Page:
Oct 01 2012

See What You Feel

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9 responses so far

9 Responses to “See What You Feel”

  1. d3dudeon 01 Oct 2012 at 9:23 am

    This reminds me of the experiment with glasses that flipped the image upside down. The test subjects adapted to function normally and eventually became unaware that everything was flipped.

    I’m curious though, were any of the test subjects completely immune to the “haptic torque perception” tests? If they were, do you think this means their brains are abnormal and would other brain “issues” be evident as well?

    I really enjoy reading your blog posts. You have the knack of making complex ideas relatively easy to understand. Or possibly you are very adept at tricking my brain into thinking that.

  2. Quineon 01 Oct 2012 at 12:43 pm

    I think this subject is very important, not only from the neuroscience standpoint, but also from the standpoint of trying to understand why we have such a strong impression of Cartesian Duality. It reminds me of a lecture in which Thomas Metzinger asked what Natural Selection would favor: “There is an iconic representation of a wolf associated with this point in my visual cortex” v. “There’s a wolf.”

  3. SimonWon 01 Oct 2012 at 4:32 pm

    My hypothesis is that the “illusion” or “idea” of Cartesian duality is in part wrought from the effective working of the blood brain barrier. That is your body can take quite a lot of damage and abuse, and your mind can still function surprisingly well (as long as this abuse isn’t in the form of chemicals easily or actively transported across the barrier).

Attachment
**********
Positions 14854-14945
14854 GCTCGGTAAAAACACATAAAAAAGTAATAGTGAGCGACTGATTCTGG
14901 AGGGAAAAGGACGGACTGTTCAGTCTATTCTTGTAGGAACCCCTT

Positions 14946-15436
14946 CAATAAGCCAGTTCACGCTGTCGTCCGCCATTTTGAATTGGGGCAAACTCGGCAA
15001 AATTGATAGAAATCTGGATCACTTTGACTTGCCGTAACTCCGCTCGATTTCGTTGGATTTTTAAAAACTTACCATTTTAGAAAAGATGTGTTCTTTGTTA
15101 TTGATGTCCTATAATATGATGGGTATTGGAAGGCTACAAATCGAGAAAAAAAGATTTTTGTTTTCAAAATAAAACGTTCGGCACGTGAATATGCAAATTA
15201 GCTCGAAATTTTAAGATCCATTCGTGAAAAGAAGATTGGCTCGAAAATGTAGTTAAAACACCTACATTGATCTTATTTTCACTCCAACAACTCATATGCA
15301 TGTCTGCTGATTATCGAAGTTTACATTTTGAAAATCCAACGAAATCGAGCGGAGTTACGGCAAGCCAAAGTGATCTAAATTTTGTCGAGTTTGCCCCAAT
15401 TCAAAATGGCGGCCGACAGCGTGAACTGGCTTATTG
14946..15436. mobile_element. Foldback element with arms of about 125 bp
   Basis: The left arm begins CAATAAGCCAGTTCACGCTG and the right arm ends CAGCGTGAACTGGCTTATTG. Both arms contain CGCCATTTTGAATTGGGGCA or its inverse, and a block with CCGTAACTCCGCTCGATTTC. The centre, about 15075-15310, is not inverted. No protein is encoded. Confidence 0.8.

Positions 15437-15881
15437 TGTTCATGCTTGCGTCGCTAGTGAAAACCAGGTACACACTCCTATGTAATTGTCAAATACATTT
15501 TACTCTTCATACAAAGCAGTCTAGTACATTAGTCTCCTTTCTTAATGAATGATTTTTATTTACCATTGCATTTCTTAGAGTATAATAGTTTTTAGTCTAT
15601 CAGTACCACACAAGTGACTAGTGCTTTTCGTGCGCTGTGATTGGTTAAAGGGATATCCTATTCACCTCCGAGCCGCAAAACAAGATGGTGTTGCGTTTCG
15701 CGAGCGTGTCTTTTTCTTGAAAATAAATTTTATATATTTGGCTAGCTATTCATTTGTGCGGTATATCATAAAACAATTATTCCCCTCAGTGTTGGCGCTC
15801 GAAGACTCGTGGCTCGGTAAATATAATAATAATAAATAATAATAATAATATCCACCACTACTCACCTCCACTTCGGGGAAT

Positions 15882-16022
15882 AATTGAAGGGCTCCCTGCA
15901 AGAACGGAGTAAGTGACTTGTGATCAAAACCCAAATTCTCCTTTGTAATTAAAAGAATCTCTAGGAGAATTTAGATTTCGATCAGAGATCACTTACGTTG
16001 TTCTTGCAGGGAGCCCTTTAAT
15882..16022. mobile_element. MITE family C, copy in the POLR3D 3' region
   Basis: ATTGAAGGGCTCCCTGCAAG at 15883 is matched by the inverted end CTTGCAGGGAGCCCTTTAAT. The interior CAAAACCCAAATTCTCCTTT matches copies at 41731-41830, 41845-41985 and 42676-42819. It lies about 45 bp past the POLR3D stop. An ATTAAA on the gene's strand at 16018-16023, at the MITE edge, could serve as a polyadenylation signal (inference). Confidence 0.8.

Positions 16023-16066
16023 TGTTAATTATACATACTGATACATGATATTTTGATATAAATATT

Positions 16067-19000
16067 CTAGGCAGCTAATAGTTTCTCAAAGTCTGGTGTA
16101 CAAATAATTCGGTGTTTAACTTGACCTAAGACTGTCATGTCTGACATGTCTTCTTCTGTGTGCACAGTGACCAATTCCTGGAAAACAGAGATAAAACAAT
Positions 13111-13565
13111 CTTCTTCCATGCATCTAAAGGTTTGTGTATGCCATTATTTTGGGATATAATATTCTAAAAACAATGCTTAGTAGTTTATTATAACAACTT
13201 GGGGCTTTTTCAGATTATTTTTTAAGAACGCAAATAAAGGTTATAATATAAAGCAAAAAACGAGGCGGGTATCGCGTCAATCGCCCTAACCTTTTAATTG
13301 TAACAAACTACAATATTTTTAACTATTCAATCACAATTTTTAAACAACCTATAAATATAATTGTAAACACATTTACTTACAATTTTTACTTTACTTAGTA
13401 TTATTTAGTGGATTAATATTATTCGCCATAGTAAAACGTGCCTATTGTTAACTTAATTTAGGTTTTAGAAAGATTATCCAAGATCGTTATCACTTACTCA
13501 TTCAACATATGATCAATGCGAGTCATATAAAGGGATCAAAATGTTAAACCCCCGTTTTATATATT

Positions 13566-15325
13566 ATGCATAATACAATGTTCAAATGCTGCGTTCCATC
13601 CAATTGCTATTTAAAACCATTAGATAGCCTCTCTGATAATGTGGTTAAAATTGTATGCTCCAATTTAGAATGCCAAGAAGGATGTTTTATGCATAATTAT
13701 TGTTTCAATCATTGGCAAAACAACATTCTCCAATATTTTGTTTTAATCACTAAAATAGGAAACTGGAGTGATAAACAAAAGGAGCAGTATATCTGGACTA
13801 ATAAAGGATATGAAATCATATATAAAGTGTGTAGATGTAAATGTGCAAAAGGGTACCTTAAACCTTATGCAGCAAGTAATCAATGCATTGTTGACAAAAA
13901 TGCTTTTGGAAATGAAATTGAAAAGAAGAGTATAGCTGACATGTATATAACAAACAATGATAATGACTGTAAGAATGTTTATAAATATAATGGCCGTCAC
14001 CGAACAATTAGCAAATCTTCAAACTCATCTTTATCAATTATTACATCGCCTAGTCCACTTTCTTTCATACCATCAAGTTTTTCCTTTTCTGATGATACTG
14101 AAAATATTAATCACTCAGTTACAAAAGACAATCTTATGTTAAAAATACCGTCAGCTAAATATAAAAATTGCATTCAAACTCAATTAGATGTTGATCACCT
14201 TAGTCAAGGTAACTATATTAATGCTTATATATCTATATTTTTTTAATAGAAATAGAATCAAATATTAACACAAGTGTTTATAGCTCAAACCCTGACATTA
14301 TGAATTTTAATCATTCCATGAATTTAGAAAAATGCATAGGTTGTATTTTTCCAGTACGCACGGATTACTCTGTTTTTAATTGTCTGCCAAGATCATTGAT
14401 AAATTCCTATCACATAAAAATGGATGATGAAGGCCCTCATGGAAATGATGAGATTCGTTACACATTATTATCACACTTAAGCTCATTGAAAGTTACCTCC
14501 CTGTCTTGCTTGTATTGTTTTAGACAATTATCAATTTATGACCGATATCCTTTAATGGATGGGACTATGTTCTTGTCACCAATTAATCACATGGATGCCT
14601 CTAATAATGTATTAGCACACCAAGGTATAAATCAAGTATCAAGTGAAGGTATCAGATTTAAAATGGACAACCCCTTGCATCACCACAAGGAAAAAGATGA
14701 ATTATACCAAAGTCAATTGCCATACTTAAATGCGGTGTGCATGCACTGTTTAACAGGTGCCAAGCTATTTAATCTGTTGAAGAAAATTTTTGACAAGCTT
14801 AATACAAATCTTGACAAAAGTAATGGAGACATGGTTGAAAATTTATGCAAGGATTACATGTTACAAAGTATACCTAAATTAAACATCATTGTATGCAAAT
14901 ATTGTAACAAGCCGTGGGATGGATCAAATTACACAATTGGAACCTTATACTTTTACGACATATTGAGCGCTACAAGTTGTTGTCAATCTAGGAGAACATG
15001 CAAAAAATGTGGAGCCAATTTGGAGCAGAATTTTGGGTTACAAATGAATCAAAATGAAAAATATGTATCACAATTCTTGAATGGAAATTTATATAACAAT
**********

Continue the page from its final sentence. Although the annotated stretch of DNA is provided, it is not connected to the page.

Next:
e.g. The feeling we are in our heads is partly that is where most of the sense organs are, and partly that we have evolved a lot of separation for the brain from the other more disposable bits (like finger, toes, or the occasional arm, leg, kidney, or even eye that goes missing); both chemical and physical separation.

    If you have a medical condition where the brain does start to suffer significant defects with the status of the medical condition, I think it can change one’s “normal” perspective, and one realizes one is properly a unity of ones parts – even if some bits are better insulated from the outside world than others. I guess like in this experiment you get to peak behind the curtain and see the machine for what it is, rather than the apparently magical outputs it produces so effortlessly under better conditions.

  4. ConspicuousCarlon 01 Oct 2012 at 9:27 pm

    If you have a medical condition where the brain does start to suffer significant defects with the status of the medical condition, I think it can change one’s “normal” perspective,

    This little chunk of brain appears to be one such place:

    If it isn’t working right, your brain appears to lose track of its own location in relation to your body.

    Also very strange is that the right damage to the Angular Gyrus can cause you to lose the ability to distinguish amongst your different fingers.

  5. daedalus2uon 04 Oct 2012 at 1:04 pm

    This is interesting. I would argue that haptic sensation has to be mediated this way, in that cross-calibration from the visual system is necessary for eye-hand coordination to occur.

    I don’t think that anyone can be “immune” to this effect because this is how motor function (and visual pattern recognition) is learned. Infants are unable to control their motions, the neuroanatomy that controls motion is not developed at birth. Similarly, the cells that detect light in patterns on the retina are not connected into neural networks with high fidelity to do pattern recognition on the nerve impulses from those light patterns. As those nerves grow and wire together, they require feedback to maintain consilience between the visual world and the haptic world “views”.

  6. elmer mccurdyon 04 Oct 2012 at 7:48 pm

    I imagine if you kept the mirrors there long enough, one would adapt.

  7. elmer mccurdyon 04 Oct 2012 at 10:23 pm

    At least your vision would, no?

  8. elmer mccurdyon 05 Oct 2012 at 8:58 pm

    Also, what makes this noteworthy is that it’s so freakish, and so unusual. The vast majority of our subjective perceptions are accurate, else we wouldn’t be able to function.

  9. Lenoxuson 08 Oct 2012 at 1:58 pm

    Shouldn’t this post’s title be “Feel What You See”? ;)

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